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Prognostic Factors for Pancreatic Neuroendocrine Tumors: Analysis of 5,045 Patients
Karl Y. Bilimoria*1,2, James Tomlinson3, Clifford Y. Ko1,3, Mark S. Talamonti2, David J. Bentrem2
1Cancer Programs, American College of Surgeons, Chicago, IL; 2Department of Surgery, Division of Surgical Oncology, Northwestern University, Chicago, IL; 3Department of Surgery, UCLA, Los Angeles, CA

Background: The influence of tumor size, nodal status, and distant metastases on outcomes for pancreatic neuroendocrine tumors (PNET) remains controversial. The relative rarity of these neoplasms has limited the ability to evaluate prognostic factors. Our objective was to utilize a large national cancer registry to identify factors predicting survival for PNETs.
Methods: From the National Cancer Data Base (1985-2003), 306,078 patients were identified with pancreatic tumors of which 5,045 (1.6%) had PNETs. Overall survival was estimated using the Kaplan-Meier method and compared using log-rank tests. Cox proportional hazards modeling was utilized to assess the impact of patient, tumor, and treatment variables on survival. We performed separate analyses to identify factors predicting survival for all patients, all resected patients, and resected patients without distant metastases.
Results: Of 5,045 patients with PNETs, 4414 (87.5%) were of islet cell origin, and 631 (12.5%) were carcinoid tumors. 2158 (42.8%) underwent surgery: 708 (32.8%) pancreaticoduodenectomy, 445 (20.6%) enucleation, 347 (16.1%) distal pancreatectomy, 196 (9.1%) total pancreatectomy; and 462 (21.4%) pancreatectomy NOS. Of those who underwent resection, 1038 (47.9%) had tumors > 4 cm, 900 (41.7%) were node positive, 112 (5.2%) had liver metastases, and 330 (15.3%) had other distant metastases. R0 resections were done in 2039 (94.5%), R1 resections in 95 (4.4%), and R2 resections in 24 (1.1%). Of resected patients, 224 (10.4%) received adjuvant chemotherapy, and 125 (5.8%) received adjuvant radiation.For all patients, overall survival was 42.3% at 5 years and 26.0% at 10 years. For patients who underwent resection, survival was 69.2% at 5 years and 51.0% at 10 years. On univariate analysis, age <65, tumor size <4cm, absence of nodal or distant metastases, well/moderate differentiation, and surgical resection were associated with improved outcomes (P<.0001). On multivariate analysis, only age <65 years (Hazard Ratio [HR] 0.38, 95% Confidence Interval [CI] 0.27-0.53), distant metastases (HR 0.42, CI 0.29-0.61), and definitive surgical resection (HR 0.60, CI 0.47-0.77) were independent predictors of improved survival.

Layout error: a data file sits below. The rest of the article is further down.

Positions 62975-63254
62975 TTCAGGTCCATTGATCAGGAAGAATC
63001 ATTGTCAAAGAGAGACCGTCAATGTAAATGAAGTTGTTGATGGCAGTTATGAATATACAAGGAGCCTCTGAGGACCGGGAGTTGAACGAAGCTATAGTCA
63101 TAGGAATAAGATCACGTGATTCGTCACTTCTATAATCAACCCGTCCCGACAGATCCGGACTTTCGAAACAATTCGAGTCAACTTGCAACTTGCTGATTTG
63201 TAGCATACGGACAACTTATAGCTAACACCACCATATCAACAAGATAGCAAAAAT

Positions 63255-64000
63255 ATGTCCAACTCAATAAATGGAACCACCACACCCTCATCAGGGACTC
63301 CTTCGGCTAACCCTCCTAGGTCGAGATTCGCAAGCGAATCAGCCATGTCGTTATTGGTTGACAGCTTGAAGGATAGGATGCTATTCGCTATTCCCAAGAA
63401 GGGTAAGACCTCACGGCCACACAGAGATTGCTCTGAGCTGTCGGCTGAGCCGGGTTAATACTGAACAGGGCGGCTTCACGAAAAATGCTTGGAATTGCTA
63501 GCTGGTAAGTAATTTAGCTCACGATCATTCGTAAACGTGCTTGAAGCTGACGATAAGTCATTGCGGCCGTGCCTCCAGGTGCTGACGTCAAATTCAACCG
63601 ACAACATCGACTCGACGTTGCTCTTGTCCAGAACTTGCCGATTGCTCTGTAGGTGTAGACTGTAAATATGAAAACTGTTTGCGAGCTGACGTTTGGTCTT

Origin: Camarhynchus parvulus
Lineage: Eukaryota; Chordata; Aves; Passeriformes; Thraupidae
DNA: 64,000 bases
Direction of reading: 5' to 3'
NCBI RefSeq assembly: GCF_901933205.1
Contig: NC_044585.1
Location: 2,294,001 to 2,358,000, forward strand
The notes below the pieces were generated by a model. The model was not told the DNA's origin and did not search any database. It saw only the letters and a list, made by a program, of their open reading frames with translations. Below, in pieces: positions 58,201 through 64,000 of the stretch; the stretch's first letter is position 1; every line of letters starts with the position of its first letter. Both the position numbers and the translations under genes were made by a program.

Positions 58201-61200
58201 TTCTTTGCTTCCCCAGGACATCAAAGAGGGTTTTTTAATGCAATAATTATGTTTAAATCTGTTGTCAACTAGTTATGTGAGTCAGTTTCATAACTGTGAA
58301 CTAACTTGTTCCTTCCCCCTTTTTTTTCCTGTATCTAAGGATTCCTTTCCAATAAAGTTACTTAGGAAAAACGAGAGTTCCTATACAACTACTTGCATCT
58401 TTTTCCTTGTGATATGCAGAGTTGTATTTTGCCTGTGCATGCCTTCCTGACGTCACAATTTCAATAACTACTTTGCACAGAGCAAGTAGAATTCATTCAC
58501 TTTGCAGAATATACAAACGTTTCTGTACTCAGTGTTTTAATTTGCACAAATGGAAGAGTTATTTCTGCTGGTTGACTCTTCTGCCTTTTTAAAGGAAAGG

Conclusions: This is the largest reported study of PNETs. We found that tumor size was not an independent predictor of survival. Patient age, definitive surgical resection, and absence of distant metastases were the most important predictors of outcome.

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